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St Uny, Lelant, Cornwall

(50°11′18″N, 5°26′11″W)
SW 548 377
pre-1974 traditional (England and Wales) Cornwall
now Cornwall
medieval Exeter
now Truro
medieval St Uny
now St Uny
  • Andrew Beard
27/28 May 2014

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In the medieval period Lelant developed as an important seaport on the west bank of the Hayle estuary in West Cornwall. It declined in importance when the estuary silted up, and its role was taken over by St Ives, which became an important fishing village in the 19th century.

According to John Culver’s pamphlet, Richard Fitzgerald built the first Norman church on the site at Lelant. Richard was the son of Robert, Count of Mortain, the Lord of the Manor of Ludgan Lees, and who was appointed by his half brother William the Conqueror to take charge of his part of Cornwall. The church originally consisted of nave with a single narrow aisle on the north side, plus a detached tower, and is thought to have been built around 1100 AD. According to Canon Paul Taylor’s ‘Parochial History of Cornwall’ the nave of the church was probably about 36 ft long by 13 ft wide, with an arcade of three bays and north aisle, and a chancel narrower than the nave. The community of Lelant and St Ives was prosperous (St Ives had no church of its own), and in due course there was a need for a larger church.St Uny was granted in 1150 to Tywardreath Priory, and in 1272 to the Bishop of Exeter. A new north chancel aisle was apparently built around the existing one, incorporating one existing 12th century bay, and a south aisle added to match. The nave was extended at the west end to connect with the tower, and the distance between the two elements necessitated an arch with a shorter span in this location. All this was complete by 1424 when, by tradition, the church was rededicated, although no records of this have been found.

Thus, the church now consists of a nave and chancel, with N and S aisles which form continuos arcades of six bays. There is a C15th porch to the S aisle and a W tower of three stages. Apart from bay 5 of the N aisle, which is the remaining C12th arch and columns, the church is largely C15th.construction is of granite and mixed rubble. The only other Romanesque feature is the font. The church was restored by J. D.Sedding in 1872-3, when the roofs of the chancel and N aisle were renewed, and those of the nave and the S aisle repaired.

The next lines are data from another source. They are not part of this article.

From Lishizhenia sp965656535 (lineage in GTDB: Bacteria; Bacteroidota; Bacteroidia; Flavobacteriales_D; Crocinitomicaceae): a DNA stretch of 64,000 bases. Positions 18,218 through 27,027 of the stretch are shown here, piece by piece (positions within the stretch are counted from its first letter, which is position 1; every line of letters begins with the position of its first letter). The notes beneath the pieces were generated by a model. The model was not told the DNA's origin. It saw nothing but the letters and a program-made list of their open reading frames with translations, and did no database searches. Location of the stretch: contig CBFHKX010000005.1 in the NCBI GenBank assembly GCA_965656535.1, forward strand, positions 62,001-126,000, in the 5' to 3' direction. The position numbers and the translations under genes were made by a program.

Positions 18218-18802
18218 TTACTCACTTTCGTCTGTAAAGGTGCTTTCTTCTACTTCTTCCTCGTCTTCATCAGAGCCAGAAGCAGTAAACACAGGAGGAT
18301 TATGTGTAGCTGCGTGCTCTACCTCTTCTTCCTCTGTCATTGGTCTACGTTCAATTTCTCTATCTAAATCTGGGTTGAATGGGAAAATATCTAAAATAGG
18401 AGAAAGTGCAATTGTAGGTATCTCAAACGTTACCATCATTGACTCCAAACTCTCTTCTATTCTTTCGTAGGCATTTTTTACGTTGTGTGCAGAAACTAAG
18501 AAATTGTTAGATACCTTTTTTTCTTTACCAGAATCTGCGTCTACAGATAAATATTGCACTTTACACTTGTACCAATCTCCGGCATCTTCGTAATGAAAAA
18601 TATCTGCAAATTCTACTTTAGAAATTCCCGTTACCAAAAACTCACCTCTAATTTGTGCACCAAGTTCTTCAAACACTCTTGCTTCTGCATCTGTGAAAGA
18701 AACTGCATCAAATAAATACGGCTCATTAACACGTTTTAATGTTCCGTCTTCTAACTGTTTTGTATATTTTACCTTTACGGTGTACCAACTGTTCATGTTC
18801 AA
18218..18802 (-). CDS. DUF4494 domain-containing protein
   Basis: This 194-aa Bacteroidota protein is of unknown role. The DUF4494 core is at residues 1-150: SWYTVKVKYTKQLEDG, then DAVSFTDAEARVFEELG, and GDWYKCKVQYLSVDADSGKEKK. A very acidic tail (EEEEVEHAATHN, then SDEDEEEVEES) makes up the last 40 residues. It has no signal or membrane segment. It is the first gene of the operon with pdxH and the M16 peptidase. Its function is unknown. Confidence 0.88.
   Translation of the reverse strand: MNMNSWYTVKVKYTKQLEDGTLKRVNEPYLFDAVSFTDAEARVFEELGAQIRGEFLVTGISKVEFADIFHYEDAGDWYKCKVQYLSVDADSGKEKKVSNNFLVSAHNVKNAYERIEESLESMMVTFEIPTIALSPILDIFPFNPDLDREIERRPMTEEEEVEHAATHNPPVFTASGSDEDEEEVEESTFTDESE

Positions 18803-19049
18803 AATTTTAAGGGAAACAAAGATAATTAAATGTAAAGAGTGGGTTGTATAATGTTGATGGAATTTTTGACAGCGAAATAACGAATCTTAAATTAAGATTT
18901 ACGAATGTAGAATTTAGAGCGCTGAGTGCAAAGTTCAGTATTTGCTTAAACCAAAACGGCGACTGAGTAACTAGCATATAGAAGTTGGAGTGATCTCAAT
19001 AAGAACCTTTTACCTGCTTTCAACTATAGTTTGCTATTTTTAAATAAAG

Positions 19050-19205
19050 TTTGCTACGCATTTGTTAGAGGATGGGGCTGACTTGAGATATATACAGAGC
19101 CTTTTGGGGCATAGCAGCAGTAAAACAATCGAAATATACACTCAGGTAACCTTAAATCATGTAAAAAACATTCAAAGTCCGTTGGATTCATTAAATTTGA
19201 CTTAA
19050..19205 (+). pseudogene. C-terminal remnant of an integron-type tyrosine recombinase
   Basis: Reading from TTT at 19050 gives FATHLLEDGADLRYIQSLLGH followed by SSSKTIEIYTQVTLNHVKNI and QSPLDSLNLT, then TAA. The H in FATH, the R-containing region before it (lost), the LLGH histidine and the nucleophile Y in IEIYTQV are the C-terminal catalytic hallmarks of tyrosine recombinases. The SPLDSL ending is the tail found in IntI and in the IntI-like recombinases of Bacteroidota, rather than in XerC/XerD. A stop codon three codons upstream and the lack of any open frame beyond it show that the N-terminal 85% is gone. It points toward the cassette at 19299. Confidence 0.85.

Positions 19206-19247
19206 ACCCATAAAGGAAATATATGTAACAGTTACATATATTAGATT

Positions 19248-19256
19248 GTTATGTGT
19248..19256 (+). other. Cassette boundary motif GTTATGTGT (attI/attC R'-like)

St Uny Church is in a prominent position above the dunes to the W side of the Hayle estauary, and overlooks the estuary to the east and the open sea to the north.


St Uny was granted in 1150 to Tywardreath Priory, and in 1272 to the Bishop of Exeter.


Interior Features






The location of St Uny Church is spectacular, being highly visible from the opposite side of the estuary and from out to sea, as well from the St Ives branch line and the coast path. It also has an attractive setting, surrounded by a golf course and set well back from the road. The porch is particularly fine, with good Perpendicular decoration. Internally the church seems spacious, as a consequence of the continuous arcades and the absence of a chancel arch. The Norman arch with its original columns, as well as the Norman font, provide an interesting and intriguing link with the original church. These Norman elements are simple, robust, and rather crudely carved.


P. Beacham and N. Pevsner, The Buildings of England, Cornwall. Yale University Press, 2014

J. Betjeman, Cornwall, a Shell Guide. Faber and Faber, 1964

J. Culver, Fact or Fiction. A short history of St Uny and his church in Lelant, based on a series of talks by Mr Jim White 2003

N. Pevsner, revised by E Radcliffe: The Buildings of England, Cornwall. Yale University Press, Second Edition 1970, reprinted 2002.

N. Pevsner, The Buildings of England, Cornwall. Penguin Books, 1951

E.H. Sedding, Norman architecture in Cornwall, a handbook to old Cornish ecclesiastical architecture with notes on ancient manor-houses. Ward and Co. 1909

P. Taylor, Parochial Church History of Cornwall, Royal Institute of Cornwall, Truro